It is curious to me that zip codes now have such a drastic affect on health insurance rates. The insurance companies could have always charged more based on zip code, but they didn't have to because they had other direct health related metrics to determine rates and coverage. Now that zip code is one of only three factors allowed for determining rates it becomes a huge influence. It doesn't cost any more to prescribe a med today than it did 3 years ago in East BippeeJippee, Colorado, but that is the excuse given for your insurance coverage being so much higher today than 3 years ago than if you lived in Denver. It seems to me it is a passive / aggressive strategy to get people to move to cities. Submit to the collective, resistance is futile.
I understand from news articles for our Socialist Republic of MD my coverage would be cheaper if I lived in Baltimore than out here in the supposed hinterlands of the state so far from civilization (a mere 10 minutes from I95
). I mean medical coverage is so hard to come by out here where we have two full service hospital within 7 miles, three express care centers even closer than that, AI DuPont childrens medical center about 1/2 hour away along with all the Wilmington hospitals, CHOP along with all Phila hospitals less than an hour away and Hopkins and all the Balt hospitals less than an hour away.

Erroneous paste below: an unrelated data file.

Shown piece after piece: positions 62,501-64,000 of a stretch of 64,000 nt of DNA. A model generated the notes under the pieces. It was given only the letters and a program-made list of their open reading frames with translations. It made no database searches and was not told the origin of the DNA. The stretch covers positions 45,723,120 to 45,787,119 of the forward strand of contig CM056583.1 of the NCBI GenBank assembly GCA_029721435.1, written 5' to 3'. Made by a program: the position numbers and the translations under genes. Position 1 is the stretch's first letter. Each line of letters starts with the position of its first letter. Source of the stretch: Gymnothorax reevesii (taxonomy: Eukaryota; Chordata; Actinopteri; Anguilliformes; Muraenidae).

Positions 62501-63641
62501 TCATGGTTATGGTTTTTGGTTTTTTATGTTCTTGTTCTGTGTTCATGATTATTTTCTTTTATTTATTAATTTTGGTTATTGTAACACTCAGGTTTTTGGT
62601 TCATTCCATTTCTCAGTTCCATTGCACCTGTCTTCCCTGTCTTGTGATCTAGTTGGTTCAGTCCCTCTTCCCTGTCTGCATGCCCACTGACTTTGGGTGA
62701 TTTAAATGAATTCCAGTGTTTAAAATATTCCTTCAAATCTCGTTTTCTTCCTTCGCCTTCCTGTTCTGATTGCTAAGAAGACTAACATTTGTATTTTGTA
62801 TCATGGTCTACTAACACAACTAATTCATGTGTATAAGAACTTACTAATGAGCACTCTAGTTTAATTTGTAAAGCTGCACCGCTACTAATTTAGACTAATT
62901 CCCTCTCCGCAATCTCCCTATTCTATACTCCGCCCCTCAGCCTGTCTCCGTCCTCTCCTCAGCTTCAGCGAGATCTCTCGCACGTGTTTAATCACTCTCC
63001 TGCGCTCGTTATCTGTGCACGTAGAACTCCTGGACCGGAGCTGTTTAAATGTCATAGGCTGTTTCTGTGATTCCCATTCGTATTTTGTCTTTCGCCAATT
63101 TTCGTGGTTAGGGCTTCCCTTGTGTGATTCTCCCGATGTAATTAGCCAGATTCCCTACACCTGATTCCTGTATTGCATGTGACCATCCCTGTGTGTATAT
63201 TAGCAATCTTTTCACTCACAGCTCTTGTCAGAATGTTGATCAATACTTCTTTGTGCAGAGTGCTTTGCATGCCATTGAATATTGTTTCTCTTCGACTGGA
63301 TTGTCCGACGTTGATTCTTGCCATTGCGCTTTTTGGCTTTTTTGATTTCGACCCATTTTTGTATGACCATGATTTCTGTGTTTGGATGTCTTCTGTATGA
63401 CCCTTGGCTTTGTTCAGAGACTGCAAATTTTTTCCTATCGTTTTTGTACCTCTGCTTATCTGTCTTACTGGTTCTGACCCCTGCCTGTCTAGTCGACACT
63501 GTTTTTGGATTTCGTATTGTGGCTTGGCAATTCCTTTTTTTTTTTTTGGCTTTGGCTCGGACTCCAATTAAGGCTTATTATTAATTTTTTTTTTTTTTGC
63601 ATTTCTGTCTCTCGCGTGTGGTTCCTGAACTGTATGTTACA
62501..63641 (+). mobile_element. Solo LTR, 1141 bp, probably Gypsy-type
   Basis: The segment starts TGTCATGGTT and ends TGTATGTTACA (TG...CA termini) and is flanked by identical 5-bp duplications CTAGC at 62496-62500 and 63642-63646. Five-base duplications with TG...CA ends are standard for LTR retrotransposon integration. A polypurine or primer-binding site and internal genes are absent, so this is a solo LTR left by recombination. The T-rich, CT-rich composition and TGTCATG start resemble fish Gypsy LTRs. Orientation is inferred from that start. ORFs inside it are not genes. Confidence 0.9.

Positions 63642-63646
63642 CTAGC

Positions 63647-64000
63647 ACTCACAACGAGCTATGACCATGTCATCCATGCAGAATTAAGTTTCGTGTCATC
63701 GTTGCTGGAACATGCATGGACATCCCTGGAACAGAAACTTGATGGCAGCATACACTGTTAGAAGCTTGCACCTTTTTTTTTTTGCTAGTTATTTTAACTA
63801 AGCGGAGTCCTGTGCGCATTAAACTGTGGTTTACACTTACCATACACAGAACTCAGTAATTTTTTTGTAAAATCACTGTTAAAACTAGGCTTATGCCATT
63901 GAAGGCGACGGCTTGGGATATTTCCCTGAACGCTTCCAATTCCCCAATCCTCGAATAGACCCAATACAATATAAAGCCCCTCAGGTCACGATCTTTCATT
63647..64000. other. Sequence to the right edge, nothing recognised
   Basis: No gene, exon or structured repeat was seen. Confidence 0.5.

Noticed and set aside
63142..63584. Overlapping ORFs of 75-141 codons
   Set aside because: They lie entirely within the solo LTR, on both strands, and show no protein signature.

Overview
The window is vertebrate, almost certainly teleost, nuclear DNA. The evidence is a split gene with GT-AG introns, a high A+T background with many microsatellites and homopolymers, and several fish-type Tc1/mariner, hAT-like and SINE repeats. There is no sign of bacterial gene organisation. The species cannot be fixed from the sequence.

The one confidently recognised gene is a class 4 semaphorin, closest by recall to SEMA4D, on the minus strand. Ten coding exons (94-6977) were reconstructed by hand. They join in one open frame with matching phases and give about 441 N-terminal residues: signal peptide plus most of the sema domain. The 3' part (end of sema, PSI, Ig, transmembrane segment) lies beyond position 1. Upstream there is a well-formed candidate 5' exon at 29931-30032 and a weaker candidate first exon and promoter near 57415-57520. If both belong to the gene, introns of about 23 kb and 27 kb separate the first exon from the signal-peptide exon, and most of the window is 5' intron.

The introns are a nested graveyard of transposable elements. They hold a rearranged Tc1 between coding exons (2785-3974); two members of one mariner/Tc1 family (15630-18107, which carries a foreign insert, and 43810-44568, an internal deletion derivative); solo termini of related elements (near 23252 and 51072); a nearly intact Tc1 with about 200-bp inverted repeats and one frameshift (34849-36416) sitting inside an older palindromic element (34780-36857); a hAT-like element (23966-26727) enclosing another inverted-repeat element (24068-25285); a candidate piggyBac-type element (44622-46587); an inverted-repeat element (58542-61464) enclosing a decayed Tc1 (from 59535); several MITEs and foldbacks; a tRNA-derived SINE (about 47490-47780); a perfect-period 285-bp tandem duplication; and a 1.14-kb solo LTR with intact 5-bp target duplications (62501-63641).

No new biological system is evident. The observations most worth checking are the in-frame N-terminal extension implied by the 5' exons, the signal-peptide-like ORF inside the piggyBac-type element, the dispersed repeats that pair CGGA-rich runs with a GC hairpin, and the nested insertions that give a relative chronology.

I agree with Sam that some more light should be put on the insurance companies and their supposed non profit status and the salary structure of the legion of VP's & Presidents, board members, etc, etc. I am sure they aren't going to have a little thing like the ACA impact their salaries and yearly bonuses. Admittedly, my background in trying to work with them and providers at a prior job has me very biased against them. I sat in meetings and watched as HCFA was the puppet whose actions were controlled by the insurance industry reps sitting in the same meeting. No decision was done in the interest of improving the healthcare system, it was driven to not only do no harm to the payer's bottom line, but also to keep the providers under their collective thumb.
With the 75% increase over the past couple years our real out of pocket would be $14k and potential out of pocket could be $20k before insurance paid anything. hmmm i thought,....maybe it is time to 'self insure' our household. It is no coincidence that I owe $100 on my Federal tax return this year rather than being owed 1/2 of my first quarter estimated tax payment.